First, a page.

EPA plans to change the pesticide management policy, which will be the most significant change since the adoption of FQPA (Food Quality Protection Act) in 1996. The plan intends to extend the risk assessment procedure developed from FQPA to the occupational and non food pesticide use fields. According to the plan, the purpose of this policy change is to further protect agricultural workers and children from exposure to pesticides. Lisa Jackson, the Administrator of the Environmental Protection Agency, said, "We need to have this policy change so that everyone, especially vulnerable groups, such as children, can avoid serious health risks caused by exposure to pesticides."
EPA is prepared to apply the risk assessment technology developed from FQPA to "the assessment of any pesticide, whether it belongs to FQPA or not, as long as the scientific practice of risk management application is good and the law allows". Specifically, it includes: using additional safety factors to protect children; Pay attention to the overall risk caused by multiple sources; The general toxicity mechanism was used to assess the risk of pesticide accumulation. It is also preparing a detailed assessment of the risks posed by pesticides to children and children of agricultural workers.
This policy change aims to resolve the "divergence" between the FQPA risk basis standard in Chapter 408 of the FFDCA (Federal Food, Drug and Cosmetic Act) and the risk/benefit standard of FIFRA (Federal Insecticide, Bactericide and Rodenticide Act). Because there is no scientific basis to prove whether the risks at work are different from those at non work, occupational pesticide exposure is excluded from "legal reasons" by Chapter 408 of FFDCA.
FQPA is applicable to non occupational exposure caused by pesticide used in food, including pesticide from food, drinking water and residence. The Environmental Protection Agency uses FQPA risk assessment method to assess occupational exposure risk or the exposure risk caused by the use of non food crop pesticides. There is no clear legal requirement in FIFRA. However, failure to do so will lead to significant environmental justice consequences. Therefore, it aims to apply FQPA risk assessment technology to assess risks within the scope of FIFRA.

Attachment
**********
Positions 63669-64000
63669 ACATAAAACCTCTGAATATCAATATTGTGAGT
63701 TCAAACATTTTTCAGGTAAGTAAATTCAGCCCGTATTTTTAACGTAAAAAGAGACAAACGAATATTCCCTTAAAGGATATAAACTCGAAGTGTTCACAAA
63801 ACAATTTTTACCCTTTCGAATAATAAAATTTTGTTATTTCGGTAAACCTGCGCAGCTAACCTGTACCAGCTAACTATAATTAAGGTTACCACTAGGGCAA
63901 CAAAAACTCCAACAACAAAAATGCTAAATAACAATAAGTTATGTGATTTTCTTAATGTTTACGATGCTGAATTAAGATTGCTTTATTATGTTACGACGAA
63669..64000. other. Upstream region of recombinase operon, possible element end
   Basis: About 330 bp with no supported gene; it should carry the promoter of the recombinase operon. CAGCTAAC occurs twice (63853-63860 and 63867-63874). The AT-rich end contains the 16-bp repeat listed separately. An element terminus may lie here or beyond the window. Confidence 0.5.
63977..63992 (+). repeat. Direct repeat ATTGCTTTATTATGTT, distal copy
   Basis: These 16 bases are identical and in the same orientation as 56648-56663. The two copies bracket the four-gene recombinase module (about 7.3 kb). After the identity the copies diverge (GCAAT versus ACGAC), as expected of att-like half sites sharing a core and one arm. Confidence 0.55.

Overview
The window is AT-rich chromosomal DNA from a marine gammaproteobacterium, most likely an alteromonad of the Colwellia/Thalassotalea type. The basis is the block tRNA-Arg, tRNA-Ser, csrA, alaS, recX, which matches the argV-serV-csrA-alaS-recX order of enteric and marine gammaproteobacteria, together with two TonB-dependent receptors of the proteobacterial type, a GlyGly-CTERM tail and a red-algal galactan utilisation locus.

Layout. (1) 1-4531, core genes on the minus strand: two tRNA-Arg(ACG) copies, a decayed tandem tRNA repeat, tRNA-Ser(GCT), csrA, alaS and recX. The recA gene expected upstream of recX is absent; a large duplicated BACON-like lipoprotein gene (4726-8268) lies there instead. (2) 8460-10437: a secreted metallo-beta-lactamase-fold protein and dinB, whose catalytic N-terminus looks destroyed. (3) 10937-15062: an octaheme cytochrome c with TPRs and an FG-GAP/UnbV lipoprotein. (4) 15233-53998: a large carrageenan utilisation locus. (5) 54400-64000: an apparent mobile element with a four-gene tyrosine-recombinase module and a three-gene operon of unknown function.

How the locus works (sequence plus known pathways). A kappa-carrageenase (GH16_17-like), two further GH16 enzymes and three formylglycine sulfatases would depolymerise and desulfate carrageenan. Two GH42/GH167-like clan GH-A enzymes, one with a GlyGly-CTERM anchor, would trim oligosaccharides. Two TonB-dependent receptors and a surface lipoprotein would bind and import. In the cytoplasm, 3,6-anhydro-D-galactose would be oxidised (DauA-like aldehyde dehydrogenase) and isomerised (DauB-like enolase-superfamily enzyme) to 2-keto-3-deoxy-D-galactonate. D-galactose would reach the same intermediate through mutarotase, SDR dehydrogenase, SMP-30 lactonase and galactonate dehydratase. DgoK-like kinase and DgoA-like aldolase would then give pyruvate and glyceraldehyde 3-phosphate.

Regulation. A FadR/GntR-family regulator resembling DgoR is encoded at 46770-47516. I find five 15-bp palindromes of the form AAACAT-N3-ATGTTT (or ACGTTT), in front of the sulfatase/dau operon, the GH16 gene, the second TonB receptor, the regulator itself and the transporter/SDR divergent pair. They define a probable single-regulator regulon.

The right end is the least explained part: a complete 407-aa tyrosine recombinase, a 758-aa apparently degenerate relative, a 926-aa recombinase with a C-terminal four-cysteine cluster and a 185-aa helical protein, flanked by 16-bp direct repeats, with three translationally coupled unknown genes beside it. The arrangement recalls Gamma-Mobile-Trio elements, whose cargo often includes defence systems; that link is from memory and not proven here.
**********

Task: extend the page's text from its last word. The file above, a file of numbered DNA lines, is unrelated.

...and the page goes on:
The Environmental Protection Agency pointed out that because agricultural practitioners may be exposed to pesticides through occupational and non occupational exposure, the lack of overall and cumulative risk assessment may lead to underestimation of exposure and risk. It believed that there was no scientific reason not to carry out such an assessment. As children may also be exposed to pesticides through occupational and non occupational pesticide use, the Environmental Protection Agency plans to expand the safety factor of FIFRA risk assessment by 10 times to assess children's risk under FQPA.
According to the EPA, some procedural changes will be implemented immediately, while others will be determined by the progress of risk assessment methods in the next 6-18 months. It includes risk assessment of children of child labor and agricultural workers, and integration and accumulation risk assessment of adult workers and children. The assessment method of pesticide exposure caused by volatilization and drift of pesticides also needs to be improved.
The EPA policy document on the revision of risk assessment methods will be open to the public for comments before February 8, 2010. Last month, the Environmental Protection Agency issued a draft and a request for pesticide drift labels to protect children from exposure to pesticides due to spraying drift. The EPA extended the solicitation period of the two notices by 60 days until March 5, 2010.